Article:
If you are looking for more detailed 314th timeline and information, click here to view the Historical Documents.
 
 

79th Division History

Commanded by General Joseph H. Kuhn, the 79th Division was organized in August 1917. Composed of Pennsylvania, Maryland, and District of Columbia men, later rotations of draftees would include New York, Ohio, Rhode Island, and West Virginia.

The division trained at Camp Meade, Maryland which included help from British and French officers. Trench warfare was studied and taught but the American Army had taken the open attack approach for the upcoming offensives and the training reflected this. Several times during the course of training, men were moved from the division to other units. This, along with lack of proper equipment, and sufficient training hampered the division from deployment to France.

The 79th shipped out to France in July 1918 and continued training upon arrival in France. At the beginning of September 1918 the division entered the front line, relieving units of the French Army, and participated in the first phase of the Meuse-Argonne offensive. The average training of the men at this point in time was approximately 33 days, due to replacement troops. During the course of the next two months the 79th would earn two distinctions. One, for holding up the advance against formidable odds at Montfaucon, France and two, for making the deepest thrust into German lines on the last day of the war, November 11, 1918.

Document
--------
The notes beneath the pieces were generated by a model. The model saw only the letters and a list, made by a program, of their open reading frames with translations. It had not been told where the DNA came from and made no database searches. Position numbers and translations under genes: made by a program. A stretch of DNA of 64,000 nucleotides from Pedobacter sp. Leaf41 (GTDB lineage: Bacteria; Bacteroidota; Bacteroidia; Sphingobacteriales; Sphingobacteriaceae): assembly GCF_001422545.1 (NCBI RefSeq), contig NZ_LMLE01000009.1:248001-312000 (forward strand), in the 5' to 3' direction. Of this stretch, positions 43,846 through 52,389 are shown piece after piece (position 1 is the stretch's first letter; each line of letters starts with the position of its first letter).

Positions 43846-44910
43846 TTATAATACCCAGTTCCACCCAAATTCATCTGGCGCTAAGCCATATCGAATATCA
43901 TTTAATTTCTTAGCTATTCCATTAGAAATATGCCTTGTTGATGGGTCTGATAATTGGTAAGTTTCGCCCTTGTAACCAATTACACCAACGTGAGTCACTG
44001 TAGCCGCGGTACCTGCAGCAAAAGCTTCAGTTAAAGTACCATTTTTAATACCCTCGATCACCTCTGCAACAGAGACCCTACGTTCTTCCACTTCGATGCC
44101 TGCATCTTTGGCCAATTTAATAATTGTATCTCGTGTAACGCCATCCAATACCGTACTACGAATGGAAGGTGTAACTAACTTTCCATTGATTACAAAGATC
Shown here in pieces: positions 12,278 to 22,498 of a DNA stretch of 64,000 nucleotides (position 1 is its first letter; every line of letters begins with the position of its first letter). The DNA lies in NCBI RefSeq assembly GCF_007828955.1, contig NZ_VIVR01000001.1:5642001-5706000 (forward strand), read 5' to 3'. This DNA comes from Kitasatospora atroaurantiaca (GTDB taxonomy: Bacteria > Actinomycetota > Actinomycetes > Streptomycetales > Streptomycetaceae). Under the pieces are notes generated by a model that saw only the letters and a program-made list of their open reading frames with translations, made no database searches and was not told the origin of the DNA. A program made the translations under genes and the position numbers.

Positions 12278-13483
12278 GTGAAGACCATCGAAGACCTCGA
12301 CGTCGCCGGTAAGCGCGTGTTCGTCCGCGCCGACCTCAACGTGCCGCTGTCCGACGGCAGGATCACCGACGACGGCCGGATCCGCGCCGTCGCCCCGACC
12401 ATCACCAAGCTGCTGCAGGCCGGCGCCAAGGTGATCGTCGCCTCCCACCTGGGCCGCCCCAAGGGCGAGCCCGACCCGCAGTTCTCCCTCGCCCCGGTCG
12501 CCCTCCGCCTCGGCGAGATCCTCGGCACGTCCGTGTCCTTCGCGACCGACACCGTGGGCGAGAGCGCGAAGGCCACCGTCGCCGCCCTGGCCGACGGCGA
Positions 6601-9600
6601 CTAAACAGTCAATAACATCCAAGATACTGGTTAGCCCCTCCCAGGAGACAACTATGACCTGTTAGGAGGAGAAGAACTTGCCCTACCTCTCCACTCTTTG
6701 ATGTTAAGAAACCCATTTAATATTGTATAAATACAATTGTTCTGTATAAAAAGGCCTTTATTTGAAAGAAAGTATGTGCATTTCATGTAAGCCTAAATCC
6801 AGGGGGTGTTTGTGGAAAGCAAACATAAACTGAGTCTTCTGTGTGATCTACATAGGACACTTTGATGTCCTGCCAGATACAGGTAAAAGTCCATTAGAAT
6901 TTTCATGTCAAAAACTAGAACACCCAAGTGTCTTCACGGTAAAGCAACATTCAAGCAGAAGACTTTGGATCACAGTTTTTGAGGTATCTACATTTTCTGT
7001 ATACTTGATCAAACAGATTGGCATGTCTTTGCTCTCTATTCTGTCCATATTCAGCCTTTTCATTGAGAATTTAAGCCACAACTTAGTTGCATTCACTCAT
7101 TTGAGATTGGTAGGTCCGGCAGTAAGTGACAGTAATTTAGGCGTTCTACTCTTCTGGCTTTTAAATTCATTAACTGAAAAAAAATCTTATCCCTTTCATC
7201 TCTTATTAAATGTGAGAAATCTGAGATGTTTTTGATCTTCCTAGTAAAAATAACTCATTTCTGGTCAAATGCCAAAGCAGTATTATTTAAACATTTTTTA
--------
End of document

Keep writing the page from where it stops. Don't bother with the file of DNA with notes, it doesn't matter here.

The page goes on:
Communication problems, terrain, snipers, little artillery support, and overrun enemy positions in the rear were all problems for the division. French and Allied Aero support were all but nonexistent in several cases.